A Golden Opportunity for Success

Rebecca Sufrin

Writing Intern

In Outliers by Malcolm Gladwell, the secrets of what makes a person successful are revealed. Throughout his novel, Gladwell uses the experiences of many types of people, from hockey players to software programmers to lawyers, to explain why and how people become successful. One major underlying thread that is necessary for this success is opportunity.

In one of the last stories of his novel, Gladwell introduces the KIPP Academy. Standing for “Knowledge Is Power Program,” the KIPP Academy is an open-enrollment college-preparatory program that most often benefits children from underserved areas. Founded in 1994 by Mike Feinberg and Dave Levin, KIPP’s core value remains that “all students, regardless of their zip-code or demographics, will learn and achieve.” More specifically, KIPP’s goal is to assist students in developing the “knowledge, skills, character, and habits necessary to succeed in college and build a better tomorrow for their communities.”

Gladwell highlights the seventy-student fifth grade at the KIPP Academy in the South Bronx, New York City. Approximately half of the student body is African American and the other half is Hispanic. Being one of the poorest neighborhoods in the city, the KIPP Academy is a hidden gem among other failing educational institutions. Current students were not handpicked to attend KIPP based on any specific circumstance. Rather, they were the lucky ones chosen by a lottery system and beat out of hundreds of other students for a chance, an opportunity, to attend a school that would ultimately change their life for the better.

Academically, this specific KIPP Academy is known for its students’ success in mathematics. According to Gladwell, only 16% of all middle school students in the South Bronx are performing at or above their grade level in math. At KIPP, however, seventh graders begin high school algebra and by the end of eighth grade, 84% of the students are performing at or above their grade level. The author analyzes these facts perfectly: “[This] is to say that this motley group of randomly chosen lower-income kids from dingy apartments in one of the country’s worst neighborhoods – whose parents, in an overwhelming number of cases, never set foot in a college – do as well in mathematics as the privileged eighth graders of America’s wealthy suburbs” (252).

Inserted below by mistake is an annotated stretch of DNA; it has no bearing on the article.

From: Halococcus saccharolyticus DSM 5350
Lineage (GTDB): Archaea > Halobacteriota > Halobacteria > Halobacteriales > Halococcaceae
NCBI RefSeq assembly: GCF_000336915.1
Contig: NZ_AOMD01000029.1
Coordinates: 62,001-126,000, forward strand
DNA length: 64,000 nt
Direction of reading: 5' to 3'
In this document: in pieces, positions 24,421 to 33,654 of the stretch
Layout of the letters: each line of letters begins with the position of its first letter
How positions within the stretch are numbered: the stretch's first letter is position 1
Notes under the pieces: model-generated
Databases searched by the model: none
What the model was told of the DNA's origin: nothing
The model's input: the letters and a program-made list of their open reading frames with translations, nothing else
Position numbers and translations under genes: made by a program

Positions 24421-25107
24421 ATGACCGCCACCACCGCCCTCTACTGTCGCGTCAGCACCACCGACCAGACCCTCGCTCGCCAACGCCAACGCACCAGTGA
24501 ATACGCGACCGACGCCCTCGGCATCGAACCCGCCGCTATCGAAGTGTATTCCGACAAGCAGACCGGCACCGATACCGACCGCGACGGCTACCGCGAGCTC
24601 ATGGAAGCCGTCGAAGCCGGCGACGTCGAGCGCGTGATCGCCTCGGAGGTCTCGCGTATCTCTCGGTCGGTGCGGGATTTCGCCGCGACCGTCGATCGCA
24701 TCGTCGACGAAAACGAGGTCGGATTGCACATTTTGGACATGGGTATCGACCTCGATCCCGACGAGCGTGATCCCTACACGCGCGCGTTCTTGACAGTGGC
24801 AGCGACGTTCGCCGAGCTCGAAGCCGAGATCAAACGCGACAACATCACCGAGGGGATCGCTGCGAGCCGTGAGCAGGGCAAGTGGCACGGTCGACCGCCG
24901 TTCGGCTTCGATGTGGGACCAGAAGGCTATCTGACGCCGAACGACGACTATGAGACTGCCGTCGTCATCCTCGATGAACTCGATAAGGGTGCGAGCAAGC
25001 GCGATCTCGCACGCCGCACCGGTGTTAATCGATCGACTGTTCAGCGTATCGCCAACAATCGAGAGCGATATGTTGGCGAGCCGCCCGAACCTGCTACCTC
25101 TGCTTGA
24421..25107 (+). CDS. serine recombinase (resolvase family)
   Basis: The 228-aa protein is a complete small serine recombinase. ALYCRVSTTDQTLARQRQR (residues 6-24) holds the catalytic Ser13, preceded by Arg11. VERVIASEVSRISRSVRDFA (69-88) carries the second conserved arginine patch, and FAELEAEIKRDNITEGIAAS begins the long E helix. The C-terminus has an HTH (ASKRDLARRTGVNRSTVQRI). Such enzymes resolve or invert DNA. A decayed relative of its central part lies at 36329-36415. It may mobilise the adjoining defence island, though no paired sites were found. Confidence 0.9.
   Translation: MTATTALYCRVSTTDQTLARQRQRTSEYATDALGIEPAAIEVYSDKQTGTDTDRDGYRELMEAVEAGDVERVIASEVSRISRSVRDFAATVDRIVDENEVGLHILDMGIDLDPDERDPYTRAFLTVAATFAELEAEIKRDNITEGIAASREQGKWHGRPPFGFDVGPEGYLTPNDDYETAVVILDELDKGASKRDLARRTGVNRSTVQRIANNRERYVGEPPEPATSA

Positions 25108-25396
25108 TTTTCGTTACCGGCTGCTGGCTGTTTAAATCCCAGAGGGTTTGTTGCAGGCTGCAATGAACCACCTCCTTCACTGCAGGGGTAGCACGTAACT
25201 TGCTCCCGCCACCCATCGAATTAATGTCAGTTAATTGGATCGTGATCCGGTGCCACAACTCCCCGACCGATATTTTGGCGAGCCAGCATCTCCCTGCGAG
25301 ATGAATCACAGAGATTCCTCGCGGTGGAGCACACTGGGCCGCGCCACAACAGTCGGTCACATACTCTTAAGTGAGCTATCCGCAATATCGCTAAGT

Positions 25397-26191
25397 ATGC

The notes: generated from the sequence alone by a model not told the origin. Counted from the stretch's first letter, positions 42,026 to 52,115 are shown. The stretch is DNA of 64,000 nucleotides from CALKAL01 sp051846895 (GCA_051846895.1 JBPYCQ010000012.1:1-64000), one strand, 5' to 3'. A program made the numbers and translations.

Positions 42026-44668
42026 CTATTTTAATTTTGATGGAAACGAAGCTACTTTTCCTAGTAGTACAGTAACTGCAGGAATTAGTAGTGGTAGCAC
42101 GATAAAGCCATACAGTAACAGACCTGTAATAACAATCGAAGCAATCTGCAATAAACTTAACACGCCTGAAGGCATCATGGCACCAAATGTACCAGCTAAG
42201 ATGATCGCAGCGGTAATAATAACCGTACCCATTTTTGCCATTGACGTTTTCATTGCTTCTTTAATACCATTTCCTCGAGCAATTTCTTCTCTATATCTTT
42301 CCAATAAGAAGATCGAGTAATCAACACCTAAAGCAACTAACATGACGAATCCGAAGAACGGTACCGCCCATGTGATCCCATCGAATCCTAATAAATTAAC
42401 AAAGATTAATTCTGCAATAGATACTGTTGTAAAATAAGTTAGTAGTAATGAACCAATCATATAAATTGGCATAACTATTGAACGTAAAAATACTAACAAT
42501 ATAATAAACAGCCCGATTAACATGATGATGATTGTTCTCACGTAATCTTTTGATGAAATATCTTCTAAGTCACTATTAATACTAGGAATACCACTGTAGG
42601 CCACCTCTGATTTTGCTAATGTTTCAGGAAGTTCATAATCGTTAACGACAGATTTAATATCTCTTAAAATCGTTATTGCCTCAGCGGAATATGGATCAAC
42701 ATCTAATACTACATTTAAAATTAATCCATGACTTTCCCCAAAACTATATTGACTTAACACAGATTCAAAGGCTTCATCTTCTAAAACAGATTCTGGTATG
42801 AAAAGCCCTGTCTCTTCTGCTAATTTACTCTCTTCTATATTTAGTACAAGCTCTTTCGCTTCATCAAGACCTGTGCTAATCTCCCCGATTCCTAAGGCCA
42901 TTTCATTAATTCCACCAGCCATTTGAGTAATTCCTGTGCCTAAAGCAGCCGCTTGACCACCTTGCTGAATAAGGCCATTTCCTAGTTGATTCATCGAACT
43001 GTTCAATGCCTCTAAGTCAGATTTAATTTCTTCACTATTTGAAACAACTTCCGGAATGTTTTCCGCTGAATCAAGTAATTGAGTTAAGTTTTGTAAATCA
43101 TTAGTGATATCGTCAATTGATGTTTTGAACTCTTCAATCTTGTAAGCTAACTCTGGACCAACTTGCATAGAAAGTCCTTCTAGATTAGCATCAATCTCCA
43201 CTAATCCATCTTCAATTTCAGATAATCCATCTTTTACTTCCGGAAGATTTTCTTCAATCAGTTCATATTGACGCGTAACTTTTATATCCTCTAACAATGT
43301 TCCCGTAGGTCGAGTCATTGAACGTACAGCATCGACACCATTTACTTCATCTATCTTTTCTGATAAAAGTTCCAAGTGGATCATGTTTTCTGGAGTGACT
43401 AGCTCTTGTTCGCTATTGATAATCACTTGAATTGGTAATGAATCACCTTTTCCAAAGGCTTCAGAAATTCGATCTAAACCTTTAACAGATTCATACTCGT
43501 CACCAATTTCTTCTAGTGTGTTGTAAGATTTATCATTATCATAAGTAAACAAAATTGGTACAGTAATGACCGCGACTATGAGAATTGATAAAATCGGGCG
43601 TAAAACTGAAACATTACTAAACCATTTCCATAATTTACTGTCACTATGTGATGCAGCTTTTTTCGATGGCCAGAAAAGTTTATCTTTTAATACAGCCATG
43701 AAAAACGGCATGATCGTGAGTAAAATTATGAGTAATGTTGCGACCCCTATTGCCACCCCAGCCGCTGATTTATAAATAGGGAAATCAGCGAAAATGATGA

The author describes the environment inside the school: “The students walk quietly down the hallways in single file. In the classroom, they are taught to turn and address anyone talking to them in a protocol known as “SSLANT”: smile, sit up, listen, ask questions, nod when being spoken to, and track with your eyes. On the walls of the school’s corridors are hundreds of pennants from the colleges that KIPP graduates have gone to attend” (251).

The SSLANT protocol shines light on something that is often overlooked in the discussion of equal opportunity: social capital. KIPP is educating students on an academic basis as well as a social basis that will undoubtedly benefit their students in the professional world. By knowing how to physically, emotionally, and mentally present themselves to others, they are more likely to make positive impressions when networking and will likely perform better in interview settings. These outcomes could lead to successes in the job market and could very much assist in reversing poor economic patterns that many students have been entrenched in for so long.

Though KIPP employees never doubt the abilities or potential of their students, the program emphasizes impacts that drastic economic inequality has on youth education. At the same time, however, KIPP proves with flying colors that when children from low-income backgrounds are given a chance, an equal opportunity, to learn and grow both academically and socially, they can match or exceed results of wealthier children.

Today, there are more than 41,000 KIPP students across the country and 85% of KIPP alumni have gone to college. It is their hope that they can continue to change the futures of so many deserving children, from whatever socioeconomic background they may be from.